Land of hope and glory?

"Left" marks the start of a bold new chapter in the H.O.T.S. story. Two years on from the release of their critically lauded debut album and the tragic death of founding member Jimmi Lawrence the Chichester six-piece return here with an album that vindicates all those who kept the faith and believed they were capable of true greatness. Where "The Lost Riots" seethed moodily, spitting out the vitriolic ("The Red, The White, The Black, The Blue"), the anthemic ("Enemies / Friends") and the doleful ("Black Dollar Bills") its follow up raises the bar and then some.

The widescreen post-rock that defined the band's debut album has been filtered and refined here to the extent that "Left" is an altogether leaner and more combative beast. The lead track from recent limited edition E.P. "Blood Meridian" is one example of this refreshing back to basics approach. The excesses of the past have been cast aside in favour of a sharper more succinct approach that at times recalls prime Joy Division if they'd been given a post-rock makeover. The strident guitar work of Theaker, Hibbert and Herlihy comes to the fore throughout, none more so than on forthcoming single "Sing It Out" the band's most straightforward indie rock song to date. The undeniable stand-out moment arrives around the half-way mark though in the form of "Bonfires", its jagged, taut guitars cutting a swathe through the muscular rhythm section like a hot knife through butter. Vocalist Sam Herlihy sounds reinvigorated throughout, singing with a new found urgency and passion that teeters on the edge of sheer desperation.

Older fans will be pleased to note that the band still retain the ability to craft epic piano led ballads of sublime quality to match their new found economic rock. The pick of these comes in the form of "The Good Fight", the heartfelt title track "Left" and the sumptuous "January". These particular numbers offer a welcome counter-balance to the raging angst of "Industry". H.O.T.S. come out fighting on this particular number, seemingly hell bent on putting the world to rights, a barrage of squalling guitars and violins coalescing to explosive effect with Herlihy's most direct set of lyrics thus far ("why won't someone tell me why my government doesn't hear all the warnings?"). It's thrilling stuff that reminds you of the raw visceral power of rock 'n' roll. The album ends on a fitting high with the achingly gorgeous but surprisingly plaintive, six minute plus "The Church Choir".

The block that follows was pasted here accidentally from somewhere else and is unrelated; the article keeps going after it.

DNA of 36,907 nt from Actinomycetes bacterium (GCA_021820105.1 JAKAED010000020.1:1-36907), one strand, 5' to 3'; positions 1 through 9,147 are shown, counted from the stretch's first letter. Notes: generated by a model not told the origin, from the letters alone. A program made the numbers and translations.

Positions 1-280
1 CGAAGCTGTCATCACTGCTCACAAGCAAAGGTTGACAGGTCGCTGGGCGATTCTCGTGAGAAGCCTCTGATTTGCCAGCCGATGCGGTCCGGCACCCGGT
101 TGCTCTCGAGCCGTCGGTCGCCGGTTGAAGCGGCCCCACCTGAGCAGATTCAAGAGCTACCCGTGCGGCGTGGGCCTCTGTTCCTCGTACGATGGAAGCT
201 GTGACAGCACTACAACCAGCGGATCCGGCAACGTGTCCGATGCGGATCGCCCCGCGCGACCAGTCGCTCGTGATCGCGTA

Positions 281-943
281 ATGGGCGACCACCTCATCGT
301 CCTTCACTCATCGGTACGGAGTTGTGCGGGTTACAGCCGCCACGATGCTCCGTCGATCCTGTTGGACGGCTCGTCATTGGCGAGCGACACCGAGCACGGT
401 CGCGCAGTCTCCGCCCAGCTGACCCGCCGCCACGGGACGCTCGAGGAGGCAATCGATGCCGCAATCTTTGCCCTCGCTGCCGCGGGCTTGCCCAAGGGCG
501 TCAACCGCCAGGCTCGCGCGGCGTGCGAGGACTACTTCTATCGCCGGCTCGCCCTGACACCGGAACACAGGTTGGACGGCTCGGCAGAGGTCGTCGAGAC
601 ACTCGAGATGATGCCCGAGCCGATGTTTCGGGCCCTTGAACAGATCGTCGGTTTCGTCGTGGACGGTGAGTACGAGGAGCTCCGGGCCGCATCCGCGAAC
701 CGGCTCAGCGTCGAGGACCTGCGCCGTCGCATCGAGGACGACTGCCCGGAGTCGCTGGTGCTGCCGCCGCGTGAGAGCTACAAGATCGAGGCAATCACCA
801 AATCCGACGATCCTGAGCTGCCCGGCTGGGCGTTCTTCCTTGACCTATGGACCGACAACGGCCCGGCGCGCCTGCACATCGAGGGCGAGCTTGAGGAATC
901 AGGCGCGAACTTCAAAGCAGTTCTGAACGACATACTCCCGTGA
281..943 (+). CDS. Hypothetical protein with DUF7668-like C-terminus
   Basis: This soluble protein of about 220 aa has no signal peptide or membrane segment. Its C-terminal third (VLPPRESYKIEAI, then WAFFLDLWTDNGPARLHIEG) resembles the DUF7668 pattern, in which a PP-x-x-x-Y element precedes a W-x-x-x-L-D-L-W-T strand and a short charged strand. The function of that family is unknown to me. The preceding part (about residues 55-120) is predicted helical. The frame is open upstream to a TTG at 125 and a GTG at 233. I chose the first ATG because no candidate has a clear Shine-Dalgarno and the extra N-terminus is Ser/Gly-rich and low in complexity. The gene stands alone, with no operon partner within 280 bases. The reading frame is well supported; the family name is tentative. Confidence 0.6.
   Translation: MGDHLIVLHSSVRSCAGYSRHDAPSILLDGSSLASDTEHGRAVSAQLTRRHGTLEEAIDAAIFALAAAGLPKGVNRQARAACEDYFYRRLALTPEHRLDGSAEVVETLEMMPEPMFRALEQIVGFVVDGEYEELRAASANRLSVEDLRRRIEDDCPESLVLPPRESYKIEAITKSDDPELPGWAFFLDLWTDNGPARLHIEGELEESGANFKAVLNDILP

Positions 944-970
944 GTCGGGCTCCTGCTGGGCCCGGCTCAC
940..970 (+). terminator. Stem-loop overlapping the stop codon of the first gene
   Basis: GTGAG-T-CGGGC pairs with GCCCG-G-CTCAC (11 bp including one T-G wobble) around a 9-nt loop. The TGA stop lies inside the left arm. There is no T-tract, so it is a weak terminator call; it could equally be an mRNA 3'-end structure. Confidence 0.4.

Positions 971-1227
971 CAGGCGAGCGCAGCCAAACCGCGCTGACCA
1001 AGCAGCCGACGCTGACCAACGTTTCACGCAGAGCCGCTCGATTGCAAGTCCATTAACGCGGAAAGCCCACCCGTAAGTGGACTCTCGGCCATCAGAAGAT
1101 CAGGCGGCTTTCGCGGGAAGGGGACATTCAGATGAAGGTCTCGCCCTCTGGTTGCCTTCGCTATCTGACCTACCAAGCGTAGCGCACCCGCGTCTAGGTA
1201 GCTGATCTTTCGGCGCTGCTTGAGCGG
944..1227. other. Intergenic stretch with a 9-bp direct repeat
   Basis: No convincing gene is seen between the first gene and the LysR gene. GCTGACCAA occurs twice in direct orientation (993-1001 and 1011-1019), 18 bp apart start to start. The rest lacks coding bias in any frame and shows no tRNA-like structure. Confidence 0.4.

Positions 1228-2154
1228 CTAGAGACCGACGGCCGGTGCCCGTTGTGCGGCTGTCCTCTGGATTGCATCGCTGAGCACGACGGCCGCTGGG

"Left" is an album that should hopefully silence the band's detractors while establishing H.O.T.S. as the pre-eminent masters of sky-scraping rock music. It's a rare occurrence in these superficial, trend obsessed times to encounter an album that nourishes both the heart and the soul, "Left" should therefore be treasured all the more because it manages to do both with consummate ease.